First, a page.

“The Prime Minister was able to save a great deal of expense and effort for both the United States and Denmark by being so direct,” Trump said in the tweet. “I thank her for that and look forward to rescheduling sometime in the future!”

Trump is still expected to visit nearby Poland beginning on Aug. 31.

Retreating ice could uncover potential oil and mineral resources in Greenland which, if successfully tapped, could dramatically change the island’s fortunes. However, no oil has yet been found in Greenlandic waters and the thickness of the ice means exploration is only possible in coastal regions.

Even then, conditions are far from ideal, due to Greenland’s long winters with frozen ports, 24-hour darkness and temperatures that regularly drop below minus 30 degrees Celsius (minus 22 Fahrenheit) in the island’s northern regions.

American leaders have tried to buy Greenland before. In 1946, the U.S. proposed paying Denmark $100 million to buy Greenland after flirting with the idea of swapping land in Alaska for strategic parts of the Arctic island.

Under a 1951 deal, Denmark allowed the U.S. to build bases and radar stations on Greenland.

The U.S. Air Force currently maintains one base in northern Greenland, Thule Air Force Base, 1,200 kilometres (745 miles) south of the North Pole. Former military airfields in Narsarsuaq, Kulusuk and Kangerlussuaq have become civilian airports.

The Thule base, constructed in 1952, was originally designed as a refuelling base for long-range bombing missions. Since 1961, it has been a ballistic missile early warning and space surveillance site.

Analysts said, for Trump, his announcement on the cancellation was as close to diplomatic as the American president gets.

“His relatively polite wording in the tweets seems to indicate that he didn’t want to provoke or step up anything,” said Kristian Soeby Kristensen, a political scientist with the University of Copenhagen. He noted that Trump didn’t call Frederiksen “weak” as he has done with others.

Both Denmark and the United States have an interest in “business as usual” as Denmark is “a key partner in the Arctic.”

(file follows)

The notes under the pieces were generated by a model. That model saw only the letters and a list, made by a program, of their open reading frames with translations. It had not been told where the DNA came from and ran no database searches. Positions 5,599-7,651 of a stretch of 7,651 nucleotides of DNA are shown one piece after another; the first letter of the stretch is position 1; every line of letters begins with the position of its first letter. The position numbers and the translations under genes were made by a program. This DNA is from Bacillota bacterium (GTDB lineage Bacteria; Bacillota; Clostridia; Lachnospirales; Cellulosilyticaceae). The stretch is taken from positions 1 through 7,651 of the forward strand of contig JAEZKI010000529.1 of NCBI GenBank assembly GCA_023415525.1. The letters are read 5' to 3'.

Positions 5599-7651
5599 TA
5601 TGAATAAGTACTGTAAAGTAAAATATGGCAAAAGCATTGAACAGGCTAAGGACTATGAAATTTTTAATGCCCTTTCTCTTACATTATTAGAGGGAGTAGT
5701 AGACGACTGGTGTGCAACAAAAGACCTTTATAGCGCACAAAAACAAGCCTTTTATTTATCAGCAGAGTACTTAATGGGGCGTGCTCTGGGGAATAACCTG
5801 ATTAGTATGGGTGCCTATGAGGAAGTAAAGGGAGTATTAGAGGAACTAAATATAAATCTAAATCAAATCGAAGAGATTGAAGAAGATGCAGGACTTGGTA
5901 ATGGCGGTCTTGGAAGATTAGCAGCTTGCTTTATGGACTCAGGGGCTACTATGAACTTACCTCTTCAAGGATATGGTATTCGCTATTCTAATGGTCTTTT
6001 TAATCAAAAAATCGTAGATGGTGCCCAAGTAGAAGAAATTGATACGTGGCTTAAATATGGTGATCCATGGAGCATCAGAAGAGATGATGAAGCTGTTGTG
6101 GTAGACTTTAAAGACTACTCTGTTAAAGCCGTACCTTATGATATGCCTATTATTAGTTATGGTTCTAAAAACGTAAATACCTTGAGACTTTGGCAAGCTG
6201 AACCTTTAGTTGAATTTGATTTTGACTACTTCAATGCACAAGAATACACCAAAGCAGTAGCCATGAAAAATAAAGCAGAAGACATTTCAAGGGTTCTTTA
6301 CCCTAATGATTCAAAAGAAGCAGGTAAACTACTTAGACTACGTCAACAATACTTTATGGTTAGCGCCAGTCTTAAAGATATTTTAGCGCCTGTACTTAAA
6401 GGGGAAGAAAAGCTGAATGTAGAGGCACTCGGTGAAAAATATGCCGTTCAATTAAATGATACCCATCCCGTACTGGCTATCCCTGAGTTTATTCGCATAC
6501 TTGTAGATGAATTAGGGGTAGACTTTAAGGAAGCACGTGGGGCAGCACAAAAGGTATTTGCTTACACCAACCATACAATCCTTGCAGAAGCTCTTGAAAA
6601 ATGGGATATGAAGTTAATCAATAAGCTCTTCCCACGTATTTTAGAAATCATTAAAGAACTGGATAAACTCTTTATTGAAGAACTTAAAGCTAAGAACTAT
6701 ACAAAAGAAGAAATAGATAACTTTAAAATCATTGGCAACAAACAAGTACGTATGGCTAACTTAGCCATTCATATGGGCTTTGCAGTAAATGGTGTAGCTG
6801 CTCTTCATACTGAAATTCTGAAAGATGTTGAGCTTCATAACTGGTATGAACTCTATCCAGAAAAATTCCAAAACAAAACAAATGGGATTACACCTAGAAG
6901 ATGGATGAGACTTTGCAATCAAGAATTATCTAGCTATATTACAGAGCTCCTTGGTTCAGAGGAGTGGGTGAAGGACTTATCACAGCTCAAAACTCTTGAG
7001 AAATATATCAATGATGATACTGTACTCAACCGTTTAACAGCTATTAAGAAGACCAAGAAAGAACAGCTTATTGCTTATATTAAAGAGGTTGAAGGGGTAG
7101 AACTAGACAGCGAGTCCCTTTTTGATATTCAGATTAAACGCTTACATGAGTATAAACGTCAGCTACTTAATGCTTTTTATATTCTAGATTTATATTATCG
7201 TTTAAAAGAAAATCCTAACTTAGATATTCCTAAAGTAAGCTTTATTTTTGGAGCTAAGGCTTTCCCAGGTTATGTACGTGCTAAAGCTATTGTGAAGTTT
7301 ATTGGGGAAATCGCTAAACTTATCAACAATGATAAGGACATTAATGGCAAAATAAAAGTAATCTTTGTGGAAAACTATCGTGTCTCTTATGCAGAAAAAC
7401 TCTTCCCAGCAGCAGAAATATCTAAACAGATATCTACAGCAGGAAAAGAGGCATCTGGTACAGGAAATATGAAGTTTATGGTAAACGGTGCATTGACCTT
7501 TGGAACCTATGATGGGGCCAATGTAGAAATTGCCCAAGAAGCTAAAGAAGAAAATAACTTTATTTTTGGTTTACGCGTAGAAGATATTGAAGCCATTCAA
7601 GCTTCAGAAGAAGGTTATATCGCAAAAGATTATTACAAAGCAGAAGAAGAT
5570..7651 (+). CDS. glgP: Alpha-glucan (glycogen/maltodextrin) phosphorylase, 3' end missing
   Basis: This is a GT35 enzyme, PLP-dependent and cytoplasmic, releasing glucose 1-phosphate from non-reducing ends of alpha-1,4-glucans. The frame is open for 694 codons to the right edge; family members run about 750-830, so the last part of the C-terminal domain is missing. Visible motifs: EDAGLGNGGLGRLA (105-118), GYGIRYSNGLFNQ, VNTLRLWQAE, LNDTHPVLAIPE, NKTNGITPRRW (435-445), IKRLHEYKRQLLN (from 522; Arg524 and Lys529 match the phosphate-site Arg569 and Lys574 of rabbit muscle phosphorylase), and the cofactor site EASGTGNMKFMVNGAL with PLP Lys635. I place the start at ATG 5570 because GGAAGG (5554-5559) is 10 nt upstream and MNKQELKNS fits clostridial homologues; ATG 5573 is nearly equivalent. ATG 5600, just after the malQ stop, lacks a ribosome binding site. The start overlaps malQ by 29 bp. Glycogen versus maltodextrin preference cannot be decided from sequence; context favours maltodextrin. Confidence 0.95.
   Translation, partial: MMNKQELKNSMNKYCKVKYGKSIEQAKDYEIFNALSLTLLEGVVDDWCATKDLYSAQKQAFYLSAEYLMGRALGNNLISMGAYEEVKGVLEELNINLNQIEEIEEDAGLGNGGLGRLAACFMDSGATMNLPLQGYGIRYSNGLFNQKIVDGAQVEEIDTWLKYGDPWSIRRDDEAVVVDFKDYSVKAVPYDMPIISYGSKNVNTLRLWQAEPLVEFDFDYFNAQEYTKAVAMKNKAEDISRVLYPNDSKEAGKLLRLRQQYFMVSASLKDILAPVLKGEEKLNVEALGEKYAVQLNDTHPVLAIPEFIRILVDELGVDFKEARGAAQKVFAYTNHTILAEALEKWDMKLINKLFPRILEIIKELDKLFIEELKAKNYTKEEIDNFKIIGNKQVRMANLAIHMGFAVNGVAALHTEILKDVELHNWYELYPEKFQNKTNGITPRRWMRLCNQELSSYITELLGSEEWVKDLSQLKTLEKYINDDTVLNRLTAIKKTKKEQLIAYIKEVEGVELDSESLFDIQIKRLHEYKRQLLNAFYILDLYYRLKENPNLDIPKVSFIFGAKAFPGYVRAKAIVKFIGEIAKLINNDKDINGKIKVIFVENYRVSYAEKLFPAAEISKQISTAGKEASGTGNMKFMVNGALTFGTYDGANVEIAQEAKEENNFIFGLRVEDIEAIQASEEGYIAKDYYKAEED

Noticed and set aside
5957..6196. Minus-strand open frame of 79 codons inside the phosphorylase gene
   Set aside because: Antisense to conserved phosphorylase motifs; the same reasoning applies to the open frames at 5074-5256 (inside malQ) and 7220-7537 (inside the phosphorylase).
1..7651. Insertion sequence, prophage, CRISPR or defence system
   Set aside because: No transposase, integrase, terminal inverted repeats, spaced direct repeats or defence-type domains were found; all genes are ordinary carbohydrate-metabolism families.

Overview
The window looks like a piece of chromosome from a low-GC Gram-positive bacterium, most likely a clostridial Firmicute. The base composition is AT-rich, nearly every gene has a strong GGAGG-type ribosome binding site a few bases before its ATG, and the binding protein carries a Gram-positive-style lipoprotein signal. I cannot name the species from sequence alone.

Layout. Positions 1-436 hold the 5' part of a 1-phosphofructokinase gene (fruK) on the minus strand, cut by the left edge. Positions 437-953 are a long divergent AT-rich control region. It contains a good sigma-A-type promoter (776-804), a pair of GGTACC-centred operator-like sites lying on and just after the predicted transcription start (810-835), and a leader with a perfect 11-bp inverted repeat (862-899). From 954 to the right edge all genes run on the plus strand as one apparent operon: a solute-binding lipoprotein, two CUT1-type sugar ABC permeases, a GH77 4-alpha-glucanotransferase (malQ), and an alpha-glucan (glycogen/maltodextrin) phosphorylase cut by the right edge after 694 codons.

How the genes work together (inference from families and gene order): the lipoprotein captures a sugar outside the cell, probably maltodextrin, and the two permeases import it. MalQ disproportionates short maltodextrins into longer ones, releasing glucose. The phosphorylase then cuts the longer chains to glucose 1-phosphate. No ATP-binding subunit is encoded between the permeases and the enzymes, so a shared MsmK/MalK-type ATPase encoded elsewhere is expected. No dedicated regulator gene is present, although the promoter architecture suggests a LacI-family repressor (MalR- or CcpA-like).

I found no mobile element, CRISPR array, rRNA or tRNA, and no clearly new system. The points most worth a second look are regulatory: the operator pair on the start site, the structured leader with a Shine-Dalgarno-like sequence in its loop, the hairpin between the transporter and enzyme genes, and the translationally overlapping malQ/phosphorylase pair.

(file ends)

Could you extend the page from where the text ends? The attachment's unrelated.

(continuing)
“They need each other, so I don’t see a buildup of tensions,” he said, adding that, however, “one should be cautious about analyzing Trump’s unconventional foreign policy.”

___

Darlene Superville in Washington, D.C., contributed to this report.

Jan M. Olsen, The Associated Press

























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Names in the mix: Conservative leadership contenders

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OTTAWA — The Conservative leadership race is underway and the deadline to register as a candidate was Thursday.

To register, a candidate had to submit 1,000 signatures, $25,000, and a full application form. Each also needs to be approved by the party’s leadership organizing committee.

These are the candidates who have been approved to run:

— Marilyn Gladu: A professional engineer for decades before she was elected an MP in 2015, Gladu is well-liked among her peers in the House of Commons, once being named the “Most Collegial Parliamentarian” in an annual survey. She represents the Ontario riding of Sarnia-Lambton, and has been the party critic on health and science files. She has two children.

— Jim Karahalios: A long-time activist in Ontario conservative circles, Karahalios is known for two advocacy campaigns targeting the Ontario Progressive Conservative party, one to end its once-upon-a-time support for a carbon tax, and a second over nomination issues plaguing the party under former leader Patrick Brown. A lawyer and businessman, he is the spouse of Belinda Karahalios, the Ontario Progressive Conservative MPP for the riding of Cambridge.

— Leslyn Lewis: A Toronto lawyer who came to Canada from Jamaica as a child. Though she’s never held elected office, she did run for the Conservatives in the 2015 election, losing to a Liberal. She runs a legal practice and among other things was until recently the vice-chair of Ontario’s Trillium Foundation, a major government granting agency. She holds multiple degrees, including a PhD. She has been endorsed by the Campaign Life Coalition, an organization that supports pro-life candidates.